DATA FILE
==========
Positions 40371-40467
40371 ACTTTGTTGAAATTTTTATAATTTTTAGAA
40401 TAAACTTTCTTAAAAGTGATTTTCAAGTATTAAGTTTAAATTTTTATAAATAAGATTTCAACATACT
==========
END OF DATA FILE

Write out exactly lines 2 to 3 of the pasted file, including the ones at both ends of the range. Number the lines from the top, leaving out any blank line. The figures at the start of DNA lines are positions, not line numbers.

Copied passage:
40371 ACTTTGTTGAAATTTTTATAATTTTTAGAA
40401 TAAACTTTCTTAAAAGTGATTTTCAAGTATTAAGTTTAAATTTTTATAAATAAGATTTCAACATACT